Is the home currently in good repair, or will you have to renovate it in order to make it livable?
How do you insure a vacation home?
You'll want to insure your vacation home against damage and loss. Your homeowners policy will provide liability coverage for you at your vacation home. However, most homeowners insurance policies provide only limited coverage for personal property at an additional residence. To insure the vacation home itself and to obtain additional personal property coverage, consider purchasing a dwelling and fire policy. There may also be insurance issues depending on how much of the year the property will be vacant. For more information, contact an insurance professional.
What about renting your home to others?
If you want to rent your vacation home to others, keep the costs in mind. For instance, if you hire an experienced real estate rental broker who is familiar with rental homes and the rental market in which your vacation home is located, you'll have to pay a fee. If you go it alone, you'll have to pay for advertising, for travel to the property to show it to prospective tenants, and for an attorney to draw up leases.
If you plan to rent your vacation home for several short periods during the peak rental season (e.g., weekly for a ski chalet), you'll want to budget for greater vacancy periods. And since short-term rentals tend to place greater wear and tear on a property, you'll need to budget for greater repair costs.
On the plus side, renting your vacation home to other people when you're not using it can help defray the costs associated with owning the home and generate income for you.
What are the income tax consequences of owning a second or vacation home?
The income tax treatment of your vacation home depends on how many days you rent it to others, and other factors.
Property is for your personal use only, or is rented to others for less than 15 days per year
If your second home is for your personal use only, or is rented to others for less than 15 days per year, the income tax treatment is straightforward. If you meet the requirements, you may deduct the following items:
Qualified residence interest
Casualty loss deductions
Tip: Rental income received from such a home is not subject to tax.
Caution: Because you don't report the rental income generated from this home, you can't deduct the expenses related to the rental.
Unlike the sale of your principal residence, you aren't allowed a capital gain exclusion when you sell a vacation home or second home. However, a home that is currently a vacation home may qualify as your principal residence in as little as two years.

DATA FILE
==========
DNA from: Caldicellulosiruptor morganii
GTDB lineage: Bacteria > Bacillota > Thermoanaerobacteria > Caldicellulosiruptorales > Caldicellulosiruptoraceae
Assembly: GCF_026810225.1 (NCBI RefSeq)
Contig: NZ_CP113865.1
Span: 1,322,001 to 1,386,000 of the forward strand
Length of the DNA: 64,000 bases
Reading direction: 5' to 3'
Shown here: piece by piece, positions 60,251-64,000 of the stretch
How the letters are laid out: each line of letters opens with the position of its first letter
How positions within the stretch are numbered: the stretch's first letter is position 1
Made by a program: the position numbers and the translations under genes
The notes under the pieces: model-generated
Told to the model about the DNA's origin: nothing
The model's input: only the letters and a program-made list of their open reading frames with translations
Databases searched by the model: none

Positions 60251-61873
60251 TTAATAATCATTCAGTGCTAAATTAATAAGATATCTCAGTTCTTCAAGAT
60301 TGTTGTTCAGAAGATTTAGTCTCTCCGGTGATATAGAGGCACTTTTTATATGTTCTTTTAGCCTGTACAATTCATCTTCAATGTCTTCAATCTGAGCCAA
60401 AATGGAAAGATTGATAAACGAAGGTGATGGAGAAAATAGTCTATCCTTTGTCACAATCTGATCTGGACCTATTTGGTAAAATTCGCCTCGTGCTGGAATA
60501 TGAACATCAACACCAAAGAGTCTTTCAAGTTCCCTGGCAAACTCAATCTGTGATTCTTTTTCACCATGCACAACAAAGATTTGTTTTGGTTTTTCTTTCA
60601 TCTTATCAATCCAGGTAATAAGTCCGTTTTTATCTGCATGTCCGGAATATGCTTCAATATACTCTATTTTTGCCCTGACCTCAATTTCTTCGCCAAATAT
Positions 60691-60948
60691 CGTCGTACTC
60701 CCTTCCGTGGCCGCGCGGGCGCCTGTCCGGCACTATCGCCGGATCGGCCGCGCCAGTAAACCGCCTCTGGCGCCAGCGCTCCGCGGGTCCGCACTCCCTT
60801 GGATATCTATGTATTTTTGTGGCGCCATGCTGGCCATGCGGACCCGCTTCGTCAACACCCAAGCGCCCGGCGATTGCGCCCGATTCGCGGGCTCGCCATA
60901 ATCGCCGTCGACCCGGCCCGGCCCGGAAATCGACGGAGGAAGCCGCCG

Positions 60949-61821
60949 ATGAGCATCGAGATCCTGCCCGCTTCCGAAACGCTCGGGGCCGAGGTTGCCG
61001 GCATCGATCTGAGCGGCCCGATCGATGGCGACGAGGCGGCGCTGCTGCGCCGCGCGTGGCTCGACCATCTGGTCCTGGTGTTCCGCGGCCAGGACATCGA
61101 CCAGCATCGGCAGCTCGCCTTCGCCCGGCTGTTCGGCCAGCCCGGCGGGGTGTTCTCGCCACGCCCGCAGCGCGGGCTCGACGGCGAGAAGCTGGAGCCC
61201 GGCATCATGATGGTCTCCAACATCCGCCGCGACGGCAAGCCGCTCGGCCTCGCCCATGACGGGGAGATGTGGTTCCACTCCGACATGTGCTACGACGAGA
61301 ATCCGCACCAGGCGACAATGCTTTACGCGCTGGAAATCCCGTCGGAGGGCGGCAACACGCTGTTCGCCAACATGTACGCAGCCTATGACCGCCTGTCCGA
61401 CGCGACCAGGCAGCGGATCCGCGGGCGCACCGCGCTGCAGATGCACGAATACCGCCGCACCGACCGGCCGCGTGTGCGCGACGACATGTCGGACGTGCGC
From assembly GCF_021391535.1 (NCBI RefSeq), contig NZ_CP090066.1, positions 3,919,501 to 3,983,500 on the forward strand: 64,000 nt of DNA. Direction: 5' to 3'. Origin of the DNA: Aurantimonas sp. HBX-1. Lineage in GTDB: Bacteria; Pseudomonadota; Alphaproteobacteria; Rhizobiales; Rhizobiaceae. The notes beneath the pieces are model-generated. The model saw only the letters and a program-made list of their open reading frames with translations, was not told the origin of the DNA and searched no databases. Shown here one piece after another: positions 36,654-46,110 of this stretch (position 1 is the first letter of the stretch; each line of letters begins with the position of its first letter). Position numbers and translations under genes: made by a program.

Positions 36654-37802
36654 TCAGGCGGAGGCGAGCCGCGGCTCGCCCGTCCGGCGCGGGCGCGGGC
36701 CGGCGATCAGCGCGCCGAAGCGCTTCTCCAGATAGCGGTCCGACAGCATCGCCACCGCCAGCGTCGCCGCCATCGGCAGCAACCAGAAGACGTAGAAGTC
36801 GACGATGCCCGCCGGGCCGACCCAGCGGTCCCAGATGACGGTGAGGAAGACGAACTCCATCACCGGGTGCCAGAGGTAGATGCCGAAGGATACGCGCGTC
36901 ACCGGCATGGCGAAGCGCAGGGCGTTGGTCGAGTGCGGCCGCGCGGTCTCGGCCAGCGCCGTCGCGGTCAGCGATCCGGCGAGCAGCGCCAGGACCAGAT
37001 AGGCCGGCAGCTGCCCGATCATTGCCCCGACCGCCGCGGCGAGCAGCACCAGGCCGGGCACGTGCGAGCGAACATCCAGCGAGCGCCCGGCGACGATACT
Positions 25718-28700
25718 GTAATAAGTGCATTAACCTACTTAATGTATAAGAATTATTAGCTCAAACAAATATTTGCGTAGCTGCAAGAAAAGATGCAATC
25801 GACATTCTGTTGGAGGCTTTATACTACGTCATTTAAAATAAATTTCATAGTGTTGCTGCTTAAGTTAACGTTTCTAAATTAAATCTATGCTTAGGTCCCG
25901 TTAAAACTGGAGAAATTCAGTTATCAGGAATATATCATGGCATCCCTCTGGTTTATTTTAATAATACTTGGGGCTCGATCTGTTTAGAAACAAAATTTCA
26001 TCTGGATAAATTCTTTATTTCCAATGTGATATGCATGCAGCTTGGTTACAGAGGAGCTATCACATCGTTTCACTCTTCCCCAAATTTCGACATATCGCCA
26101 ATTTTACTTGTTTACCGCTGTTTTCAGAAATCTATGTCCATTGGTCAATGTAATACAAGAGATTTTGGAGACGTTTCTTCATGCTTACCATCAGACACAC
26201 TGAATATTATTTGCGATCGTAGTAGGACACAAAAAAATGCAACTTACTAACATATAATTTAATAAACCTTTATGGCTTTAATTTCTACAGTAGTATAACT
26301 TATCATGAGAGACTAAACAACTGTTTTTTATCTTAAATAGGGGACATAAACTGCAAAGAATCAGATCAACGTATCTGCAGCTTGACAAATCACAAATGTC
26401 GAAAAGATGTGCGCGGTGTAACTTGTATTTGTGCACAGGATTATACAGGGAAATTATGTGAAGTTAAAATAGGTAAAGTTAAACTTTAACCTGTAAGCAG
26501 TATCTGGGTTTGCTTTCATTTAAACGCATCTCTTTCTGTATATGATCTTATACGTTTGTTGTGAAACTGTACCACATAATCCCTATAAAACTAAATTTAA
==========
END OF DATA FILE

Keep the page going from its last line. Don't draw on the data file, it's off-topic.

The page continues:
Property is rented out for 15 days or more during the year
When you rent out your home for more than 15 days during the year, things can get more complicated. The tax treatment of your vacation home now depends on how much time is allotted to personal use (as opposed to rental use).
If you rent the home out for 15 days or more during the year, and your personal use of the home exceeds the greater of 14 days during the year or 10 percent of the days rented, then the property is considered a vacation home for tax purposes. The tax treatment is as follows:
Rental income: All rental income is reportable.
Rental expenses: Rental expenses must be divided between personal use and rental use of the property. Deductible expenses, such as insurance, repairs, utilities, and depreciation, are generally limited to the amount of income generated by the property.
Other deductions: You may deduct qualified residence interest, property taxes, and casualty losses.
Mortgage interest is considered qualified residence interest if it is incurred with respect to your principal residence and one other residence. So, you won't be able deduct the mortgage interest on more than one secondary residence or vacation home. There are also limits on the amount of indebtedness that may be taken into account in determining the amount of qualified residence interest that is deductible each year.
If you use your home less often for personal purposes (i.e., you don't meet the 14 day/10 percent rule), your vacation home is considered strictly rental or business property. The tax treatment is as follows:
Rental income: Gross rental income is taxable to the extent it exceeds the rental-related expenses.
Rental expenses: All expenses, including mortgage interest, property taxes, insurance, advertising, and so on, can be deducted against the rental income received on the property. You should report these expenses on Schedule E of your federal income tax return.
Losses: If the total rental expense exceeds the gross rental income, then the resulting loss may be deducted from your personal income (subject to relevant limitations, including the limitation on the deduction of passive losses).
Caution: Unlike the sale of your principal residence, you aren't allowed a capital gain exclusion when you sell rental property or second/vacation homes. However, if you own and use the home as a principal residence for two out of the five years preceding the sale of the home, you may qualify for capital gain exclusion, even though the home was a rental property or vacation home for the balance of the five-year period.